the Mermaids Singing and Michael Cunningham’s The Hours are excellent examples. Carol Anshaw provides a fascinating spin on this genre with her novel Aquamarine, which explores three possible outcomes to one person’s life. In each, the protagonist ends up with a diff erent life and life partner. In two of her futures, she is partnered with a man; in one she is partnered with a woman.
But few authors actually use the “b-word.” Among the few who do are Emma Donohue, Larry Duplechan, E. Lynn Harris, Dan Kavanagh, M.E. Kerr, Starhawk and poets Michael Montgomery and Michelle Clinton. In Vice Versa: Bisexuality and the Eroticism of Everyday Life, author Marjorie Garber says that we write our life histories backward, from the present, eliminating facts that do not fit our current stories. Someone who currently identif es as a gay man, therefore, might discount all past heterosexual experience, even if it felt meaningful and “real” at the time. And authors may do the same for their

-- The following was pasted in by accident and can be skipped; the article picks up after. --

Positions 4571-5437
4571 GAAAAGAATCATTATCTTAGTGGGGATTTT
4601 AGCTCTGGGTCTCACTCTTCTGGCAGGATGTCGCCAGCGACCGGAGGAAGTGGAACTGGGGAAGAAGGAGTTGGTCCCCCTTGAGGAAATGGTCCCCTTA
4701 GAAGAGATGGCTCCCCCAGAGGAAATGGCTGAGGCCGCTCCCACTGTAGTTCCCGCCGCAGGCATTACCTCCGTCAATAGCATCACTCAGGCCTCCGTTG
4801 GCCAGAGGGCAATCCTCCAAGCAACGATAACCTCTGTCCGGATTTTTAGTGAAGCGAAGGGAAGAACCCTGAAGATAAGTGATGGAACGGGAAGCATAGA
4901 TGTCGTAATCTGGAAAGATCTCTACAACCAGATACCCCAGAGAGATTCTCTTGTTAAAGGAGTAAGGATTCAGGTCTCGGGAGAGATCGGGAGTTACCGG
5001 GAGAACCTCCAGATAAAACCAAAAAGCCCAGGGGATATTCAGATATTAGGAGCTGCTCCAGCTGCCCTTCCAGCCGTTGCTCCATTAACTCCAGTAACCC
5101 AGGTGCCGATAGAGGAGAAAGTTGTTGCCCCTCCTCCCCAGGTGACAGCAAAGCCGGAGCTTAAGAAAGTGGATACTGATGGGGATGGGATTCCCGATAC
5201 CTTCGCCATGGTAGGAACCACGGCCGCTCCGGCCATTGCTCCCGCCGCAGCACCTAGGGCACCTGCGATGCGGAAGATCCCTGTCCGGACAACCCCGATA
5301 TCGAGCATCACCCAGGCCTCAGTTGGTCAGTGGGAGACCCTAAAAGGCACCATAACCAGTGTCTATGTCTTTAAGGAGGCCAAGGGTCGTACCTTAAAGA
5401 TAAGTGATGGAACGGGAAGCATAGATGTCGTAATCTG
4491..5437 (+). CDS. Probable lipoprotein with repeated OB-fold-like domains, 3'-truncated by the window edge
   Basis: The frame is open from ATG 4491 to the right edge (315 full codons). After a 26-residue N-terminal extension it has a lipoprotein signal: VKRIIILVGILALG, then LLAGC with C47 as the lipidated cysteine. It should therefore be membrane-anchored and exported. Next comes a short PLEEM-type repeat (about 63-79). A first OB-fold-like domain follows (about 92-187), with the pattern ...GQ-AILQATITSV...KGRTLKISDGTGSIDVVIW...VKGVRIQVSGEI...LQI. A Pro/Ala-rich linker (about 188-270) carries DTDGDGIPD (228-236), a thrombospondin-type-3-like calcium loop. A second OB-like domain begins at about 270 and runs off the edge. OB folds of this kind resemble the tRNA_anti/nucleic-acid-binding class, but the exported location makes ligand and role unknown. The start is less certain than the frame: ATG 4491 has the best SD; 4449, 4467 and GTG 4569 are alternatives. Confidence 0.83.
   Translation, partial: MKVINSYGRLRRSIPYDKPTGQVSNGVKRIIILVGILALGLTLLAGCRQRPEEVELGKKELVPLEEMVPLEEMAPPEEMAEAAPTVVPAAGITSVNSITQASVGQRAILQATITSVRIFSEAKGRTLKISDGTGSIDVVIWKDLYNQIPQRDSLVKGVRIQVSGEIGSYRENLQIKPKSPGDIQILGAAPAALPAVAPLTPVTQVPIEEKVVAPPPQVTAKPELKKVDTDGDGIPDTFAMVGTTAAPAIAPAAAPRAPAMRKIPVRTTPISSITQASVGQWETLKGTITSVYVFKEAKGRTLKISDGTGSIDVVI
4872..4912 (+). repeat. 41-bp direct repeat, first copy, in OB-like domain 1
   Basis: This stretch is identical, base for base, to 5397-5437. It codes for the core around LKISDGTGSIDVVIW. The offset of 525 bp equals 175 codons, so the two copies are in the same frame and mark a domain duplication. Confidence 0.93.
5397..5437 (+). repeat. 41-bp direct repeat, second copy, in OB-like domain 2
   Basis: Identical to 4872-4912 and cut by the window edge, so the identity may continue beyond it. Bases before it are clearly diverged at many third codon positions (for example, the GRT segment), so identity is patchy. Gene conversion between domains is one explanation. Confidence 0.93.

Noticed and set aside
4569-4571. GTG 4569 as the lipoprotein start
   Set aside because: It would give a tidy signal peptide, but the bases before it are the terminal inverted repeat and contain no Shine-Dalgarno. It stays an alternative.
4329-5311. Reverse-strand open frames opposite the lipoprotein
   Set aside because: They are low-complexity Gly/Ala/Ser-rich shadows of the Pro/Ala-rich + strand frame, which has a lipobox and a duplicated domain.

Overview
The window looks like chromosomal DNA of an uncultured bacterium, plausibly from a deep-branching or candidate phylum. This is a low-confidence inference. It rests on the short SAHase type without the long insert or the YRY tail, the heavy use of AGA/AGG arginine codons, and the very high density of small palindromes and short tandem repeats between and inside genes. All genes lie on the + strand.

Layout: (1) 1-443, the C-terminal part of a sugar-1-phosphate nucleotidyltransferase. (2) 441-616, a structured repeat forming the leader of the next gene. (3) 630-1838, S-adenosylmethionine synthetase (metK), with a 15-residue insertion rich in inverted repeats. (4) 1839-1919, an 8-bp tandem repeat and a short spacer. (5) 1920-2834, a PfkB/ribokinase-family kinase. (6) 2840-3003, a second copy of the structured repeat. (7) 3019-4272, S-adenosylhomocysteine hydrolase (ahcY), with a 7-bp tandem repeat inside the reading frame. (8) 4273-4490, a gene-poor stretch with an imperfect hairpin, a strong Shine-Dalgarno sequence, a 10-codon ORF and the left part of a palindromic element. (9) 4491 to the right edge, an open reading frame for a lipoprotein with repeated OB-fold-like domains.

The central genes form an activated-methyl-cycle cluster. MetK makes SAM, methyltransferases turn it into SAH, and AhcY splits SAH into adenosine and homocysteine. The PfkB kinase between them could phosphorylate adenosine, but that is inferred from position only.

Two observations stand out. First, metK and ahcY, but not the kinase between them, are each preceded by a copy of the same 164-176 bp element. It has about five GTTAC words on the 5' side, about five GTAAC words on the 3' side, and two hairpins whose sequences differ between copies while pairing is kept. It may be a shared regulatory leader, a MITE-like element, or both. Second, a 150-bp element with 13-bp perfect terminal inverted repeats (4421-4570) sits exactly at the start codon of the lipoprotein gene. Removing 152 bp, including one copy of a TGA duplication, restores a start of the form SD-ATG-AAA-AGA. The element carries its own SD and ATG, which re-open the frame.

characters. Unlike those of us in the real world, the authors, of course, have this right: they can see into their characters’ minds. The characters are, after all, their creations.
One thing I learned from my experience organizing the writers’ panel is that in my hunger to find myself in fi ction, I was focusing too hard. I can find aspects of myself not only in fi ctional characters that self-identify as bisexual, but also in the experiences of characters of various sexual orientations.
Labels are tools, which help us to describe ourselves to ourselves as well as to others. They are not fixed and unchanging essences. The reality is that each of us is unique. Labels, however useful, will never be fully adequate to the task of describing real people, and should not be confused with reality. In that sense, we may be able to fi nd our own bisexual experiences in fiction, regardless of the self-identification of the character or the intent of the author.
An annotated listing of fiction with bisexual content can be found athttp://www.robynochs.com/resources/fiction_bibliography.html